In an opinion covering two cases, the Sixth Circuit recently held that ERISA confers fiduciary status to any entity that controls plan assets. The cases are Guyan International Inc. v. Professional Benefits Administrators Inc., No. 11-3126, 2012 WL 3553281 (6th Cir. Aug. 20, 2012) and Pritchard Mining Co. Inc. v. Professional Benefits Administrators Inc., No. 11-3640 (6th Cir. Aug. 20, 2012).

The plaintiffs had established ERISA-governed employee benefit plans. The respective plans were funded by a combination of employer contributions and covered employee payroll deductions. Each plaintiff entered into a Benefit Management Service Agreement with Professional Benefits Administrators (“PBA”), which detailed the various services that PBA would provide for the plans. PBA agreed, among other things, to pay medical providers for claims submitted under the plans. Each Agreement also required PBA to establish a segregated bank account for each plan, in which to deposit the funds that PBA received from each of the plaintiffs for paying the medical claims. In turn, PBA was authorized by each Agreement to pay medical claims by writing checks from these accounts. However, PBA also agreed to not commingle the funds from the plans with PBA’s own assets and to not use the funds for any other purposes.

Despite its contractual promises, the United States District Court of the Northern District of Ohio found that not only did PBA fail to use the funds supplied by the plaintiffs to pay the claims incurred by the corresponding plans, it commingled and misused plan funds for its own purposes. For example, the court determined that when PBA received too many complaints from medical providers or plan participants regarding its services, PBA would withdraw funds from a main, commingled account and put that money into the respective plan account, to pay the claims in question. Ultimately, the district court concluded that PBA failed to pay all of the claims, despite receiving money for payment from the respective plaintiffs.

Although the district court determined that ERISA preempted the plaintiffs’ breach of contract claims, it granted partial judgment in favor of the respective plaintiffs regarding breach of fiduciary duty claims under ERISA. The plaintiffs were ultimately awarded monetary damages equal to the amount of claims that PBA had not paid.

PBA appealed the partial judgments that the district court awarded to the plaintiffs. PBA contended that it was not a fiduciary under ERISA because it did not have discretionary authority or control over the plan assets and that the Agreements with each plaintiff expressly state that PBA is not a fiduciary. PBA also argued that to extend fiduciary status to any entity that exercises any control or authority over plan funds would extend fiduciary status beyond what Congress intended (i.e. potentially extending fiduciary status to a bank which merely holds deposited funds).

However, the Sixth Circuit rejected PBA’s arguments and held that PBA was a fiduciary under ERISA because it exercised control over plan assets. The Court noted that PBA had control over where plan funds were deposited, as well as when and how the funds were paid out. PBA had the authority to write checks from each of the plan accounts, and it exercised that authority. PBA decided to commingle the plan assets into a general account and then used those plan funds for its own purposes, which demonstrated that PBA had actual control over the plan funds that it received from each of the plaintiffs.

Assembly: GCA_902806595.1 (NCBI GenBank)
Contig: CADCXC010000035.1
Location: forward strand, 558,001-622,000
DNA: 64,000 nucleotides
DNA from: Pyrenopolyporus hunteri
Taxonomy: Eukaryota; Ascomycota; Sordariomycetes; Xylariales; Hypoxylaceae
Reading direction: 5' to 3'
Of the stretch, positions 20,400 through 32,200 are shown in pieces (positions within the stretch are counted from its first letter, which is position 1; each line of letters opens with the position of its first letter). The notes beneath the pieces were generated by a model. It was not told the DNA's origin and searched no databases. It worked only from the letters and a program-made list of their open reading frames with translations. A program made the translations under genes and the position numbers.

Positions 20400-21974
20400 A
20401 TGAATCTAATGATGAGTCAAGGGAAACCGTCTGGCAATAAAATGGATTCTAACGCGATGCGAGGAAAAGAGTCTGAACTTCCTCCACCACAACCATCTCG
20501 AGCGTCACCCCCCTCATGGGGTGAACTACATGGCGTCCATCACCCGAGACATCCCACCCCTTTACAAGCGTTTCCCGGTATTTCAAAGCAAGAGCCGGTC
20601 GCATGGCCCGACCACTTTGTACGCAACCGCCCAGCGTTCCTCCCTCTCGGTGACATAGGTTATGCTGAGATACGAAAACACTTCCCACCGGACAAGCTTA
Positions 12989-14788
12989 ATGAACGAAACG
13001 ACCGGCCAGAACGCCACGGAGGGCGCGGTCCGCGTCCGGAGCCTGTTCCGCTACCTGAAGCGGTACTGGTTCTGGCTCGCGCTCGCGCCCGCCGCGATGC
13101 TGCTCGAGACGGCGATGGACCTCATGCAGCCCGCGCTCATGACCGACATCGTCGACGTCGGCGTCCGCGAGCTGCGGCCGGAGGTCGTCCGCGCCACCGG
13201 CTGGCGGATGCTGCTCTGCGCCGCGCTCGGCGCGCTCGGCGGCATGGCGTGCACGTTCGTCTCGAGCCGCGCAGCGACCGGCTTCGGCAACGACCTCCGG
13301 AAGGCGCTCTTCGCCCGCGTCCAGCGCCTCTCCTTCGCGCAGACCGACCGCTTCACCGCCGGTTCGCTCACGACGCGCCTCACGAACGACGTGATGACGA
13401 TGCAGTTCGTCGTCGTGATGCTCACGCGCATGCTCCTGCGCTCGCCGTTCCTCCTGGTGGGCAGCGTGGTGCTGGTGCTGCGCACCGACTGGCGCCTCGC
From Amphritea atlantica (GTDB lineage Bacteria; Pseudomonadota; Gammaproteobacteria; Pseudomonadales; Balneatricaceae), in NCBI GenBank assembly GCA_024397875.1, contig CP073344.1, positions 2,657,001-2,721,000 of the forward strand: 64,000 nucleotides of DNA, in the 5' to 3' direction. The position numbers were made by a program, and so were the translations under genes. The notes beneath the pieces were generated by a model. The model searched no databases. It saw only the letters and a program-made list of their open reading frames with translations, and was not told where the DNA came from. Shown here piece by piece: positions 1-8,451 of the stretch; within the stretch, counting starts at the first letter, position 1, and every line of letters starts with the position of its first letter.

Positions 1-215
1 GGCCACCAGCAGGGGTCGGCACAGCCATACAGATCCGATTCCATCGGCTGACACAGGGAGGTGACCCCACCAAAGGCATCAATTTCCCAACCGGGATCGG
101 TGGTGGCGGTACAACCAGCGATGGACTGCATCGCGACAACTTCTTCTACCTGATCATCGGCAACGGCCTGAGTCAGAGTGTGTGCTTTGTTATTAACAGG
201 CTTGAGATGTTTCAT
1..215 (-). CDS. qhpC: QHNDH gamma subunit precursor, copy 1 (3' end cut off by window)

The Sixth Circuit was not moved by PBA’s argument that the Agreements state that it was not a fiduciary, noting that “a contract purporting to limit fiduciary status does not “override [ ] [a third-party administrator's] functional status as a fiduciary.” Guyan International, 2012 WL 3553281, at *3 (quoting Briscoe v. Fine, 444 F.3d 478, 492 (6th Cir. 2006)). The Court was also not persuaded by PBA’s “parade of horribles” regarding its argument that extending fiduciary status to any entity that exercises any control over plan funds would run afoul of Congressional intentions. The Court cited again to Briscoe, in which the Sixth Circuit had previously stated that the interpretation of “fiduciary” under ERISA would not include entities that ““exercise[ ] mere possession or custody over the plans’ assets.” Guyan International, 2012 WL 3553281, at *3 (quoting Briscoe, 444 F.3d at 494 (internal quotation marks omitted)). Here, however, the trial court had determined that the defendant exercised more than possession or custody, but actually commingled and eventually distributed plan assets to service providers.

Having confirmed that PBA was a functional fiduciary under ERISA, the Sixth Circuit made short work of determining that PBA breached its fiduciary duty, finding that PBA blatantly violated ERISA’s statutory commands against using plan assets for its own purposes.

The Sixth Circuit also affirmed the district court’s determination regarding the damages awarded to plaintiffs and affirmed the determination that the plaintiffs’ breach of contract claims were preempted by ERISA because PBA is a fiduciary under ERISA, warranting the application of the enforcement provision in 29 U.S.C. § 1132(a)(2).

The Sixth Circuit’s reasoning in this combined opinion reflects its prior approach to determining fiduciary status under ERISA. As outlined by the Sixth Circuit, if an entity exercises any actual control over plan funds, that entity is an ERISA fiduciary. However, “control” still means real control; an entity that merely possesses the plan funds and acts only under the direction of plan fiduciaries is not really exercising control. But deciding whether plan assets will be paid to a third party constitutes control, at least in the eyes of the Sixth Circuit.